‘Farmers are tough by nature, they will fight through this’

“With regard to the fodder crisis, there has been a lot of talk recently about starvation in cattle. Well I haven’t seen that,” says Sean Treacy who has been a practicing vet in the Listowel, Co Kerry area for 38 years.

“I would have had a couple of instances where there would have been what I would call welfare issues. Malnutrition problems yes, but not what you would call starvation.

“Starvation of cattle to most right thinking farmers is abhorrent. And they would do everything within their power to prevent such a calamity. As I described to another man recently, a farmer would rather do without food himself, than see his cattle do without it.”

He said that some cattle which have been housed since the weather broke last summer haven’t seen the outside world since.

“Cattle, like ourselves, are not happy with this, they need to see sunshine and see a bit of life. In the human population, there is a type of depression known as SAD, well I believe cattle may be suffering from a similar complaint. The weather we are getting is totally unnatural, and its unnatural for cattle to be inside for that length of time.

“With regards to the shortage of fodder affecting the wellbeing of cattle, I would certainly have noticed an issue arising in the quality of beestings that dairy cows are producing.”

He explained that the beestings (colostrum) is far less beneficial, leaving calves born more prone to diseases and ill health.

“Now over the past 12 months, dairy farmers would have spent a lot of money on vaccines and so on, but this year they might not be reaping the benefits from this, with nutrition not being up to where it should be.”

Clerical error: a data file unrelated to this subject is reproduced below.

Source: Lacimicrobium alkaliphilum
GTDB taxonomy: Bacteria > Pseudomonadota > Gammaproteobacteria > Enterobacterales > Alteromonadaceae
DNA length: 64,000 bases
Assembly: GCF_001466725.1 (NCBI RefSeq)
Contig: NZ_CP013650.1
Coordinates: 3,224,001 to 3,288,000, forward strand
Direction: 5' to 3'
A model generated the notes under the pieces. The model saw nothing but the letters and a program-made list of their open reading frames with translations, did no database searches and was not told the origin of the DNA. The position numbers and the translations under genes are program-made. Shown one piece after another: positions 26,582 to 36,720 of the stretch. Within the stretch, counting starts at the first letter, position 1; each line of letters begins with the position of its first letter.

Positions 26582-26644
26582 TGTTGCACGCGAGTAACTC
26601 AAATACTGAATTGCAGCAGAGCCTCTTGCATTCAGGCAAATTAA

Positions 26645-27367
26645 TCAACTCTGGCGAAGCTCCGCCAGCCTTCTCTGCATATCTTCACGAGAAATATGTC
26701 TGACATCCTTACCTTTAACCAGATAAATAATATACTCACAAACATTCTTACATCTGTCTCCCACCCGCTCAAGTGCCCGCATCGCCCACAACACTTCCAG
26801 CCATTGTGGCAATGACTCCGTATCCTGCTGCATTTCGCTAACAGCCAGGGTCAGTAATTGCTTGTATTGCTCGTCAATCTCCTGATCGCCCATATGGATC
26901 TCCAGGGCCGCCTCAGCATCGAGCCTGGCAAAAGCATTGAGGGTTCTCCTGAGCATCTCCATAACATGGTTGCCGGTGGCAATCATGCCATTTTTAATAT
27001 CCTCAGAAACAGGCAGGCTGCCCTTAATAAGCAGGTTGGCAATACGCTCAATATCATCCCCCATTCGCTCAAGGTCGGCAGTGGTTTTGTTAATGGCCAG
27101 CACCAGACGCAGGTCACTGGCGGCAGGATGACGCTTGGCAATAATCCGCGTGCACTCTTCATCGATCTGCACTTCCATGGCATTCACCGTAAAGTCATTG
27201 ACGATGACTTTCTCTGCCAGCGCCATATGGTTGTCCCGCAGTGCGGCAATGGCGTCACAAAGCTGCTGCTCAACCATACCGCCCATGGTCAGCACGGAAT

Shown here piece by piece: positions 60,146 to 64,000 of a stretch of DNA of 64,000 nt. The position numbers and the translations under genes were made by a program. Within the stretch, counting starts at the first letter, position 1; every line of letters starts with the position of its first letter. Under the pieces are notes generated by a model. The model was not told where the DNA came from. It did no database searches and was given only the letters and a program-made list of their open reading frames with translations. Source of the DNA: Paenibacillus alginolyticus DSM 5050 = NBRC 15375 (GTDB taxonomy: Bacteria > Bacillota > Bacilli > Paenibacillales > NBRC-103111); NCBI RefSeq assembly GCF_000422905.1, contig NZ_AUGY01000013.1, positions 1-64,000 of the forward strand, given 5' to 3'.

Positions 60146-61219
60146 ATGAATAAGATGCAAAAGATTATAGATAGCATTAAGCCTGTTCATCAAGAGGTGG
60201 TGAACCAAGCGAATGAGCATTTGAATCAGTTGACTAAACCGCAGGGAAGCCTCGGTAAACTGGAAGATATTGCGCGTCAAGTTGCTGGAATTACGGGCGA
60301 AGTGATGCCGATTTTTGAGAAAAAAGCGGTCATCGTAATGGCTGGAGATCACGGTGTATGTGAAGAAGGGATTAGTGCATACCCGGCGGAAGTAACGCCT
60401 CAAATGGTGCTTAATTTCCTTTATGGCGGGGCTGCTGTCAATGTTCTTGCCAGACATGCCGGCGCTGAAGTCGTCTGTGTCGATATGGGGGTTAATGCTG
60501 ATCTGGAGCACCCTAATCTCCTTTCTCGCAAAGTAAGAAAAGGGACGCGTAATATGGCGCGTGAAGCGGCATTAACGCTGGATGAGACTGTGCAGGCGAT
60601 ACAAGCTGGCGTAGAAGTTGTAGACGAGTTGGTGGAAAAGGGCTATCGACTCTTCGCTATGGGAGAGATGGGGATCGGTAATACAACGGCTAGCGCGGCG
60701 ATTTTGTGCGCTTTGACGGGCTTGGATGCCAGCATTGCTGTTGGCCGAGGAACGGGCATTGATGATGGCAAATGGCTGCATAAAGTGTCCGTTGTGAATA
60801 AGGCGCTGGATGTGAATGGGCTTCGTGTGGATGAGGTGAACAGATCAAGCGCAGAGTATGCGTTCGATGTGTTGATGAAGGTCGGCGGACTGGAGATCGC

What effect has the fodder shortage had on farmers? “Well, in some cases, when I’d ramble into a yard, the farmer I feel would be more in need of a therapist than a vet.

“However we get talking, and after a while and a bit of banter things can brighten up again.

“Farmers are a tough breed. They are used to coping with difficulties each and every year.

“The difference here however, is that this year the difficulty experienced seems to be multiplied several times over. Here in Listowel at this time of the year, to see a farmer at five in the morning queuing up for imported hay bales that are needed to feed his cattle is something very bizarre and unnatural.”

“But I really don’t want to be sounding too depressed about the situation. If we are to get through it, we need to be positive.

“If we go around being depressed, we will get nowhere. As I said earlier, farmers are tough by nature, they will fight through this and go on.

“In recent times there has been a lot of talk about the abolition of milk quotas in 2015, and about the planned expansion drive that will be underway once this happens.

“Now I have to wonder, how is all this expansion to happen when at this very moment farmers, at least around this part of the country, cannot produce what they are supposed to be producing?

“I think once this crisis has passed we really need to seriously re-evaluate the planned direction that farming is going.”


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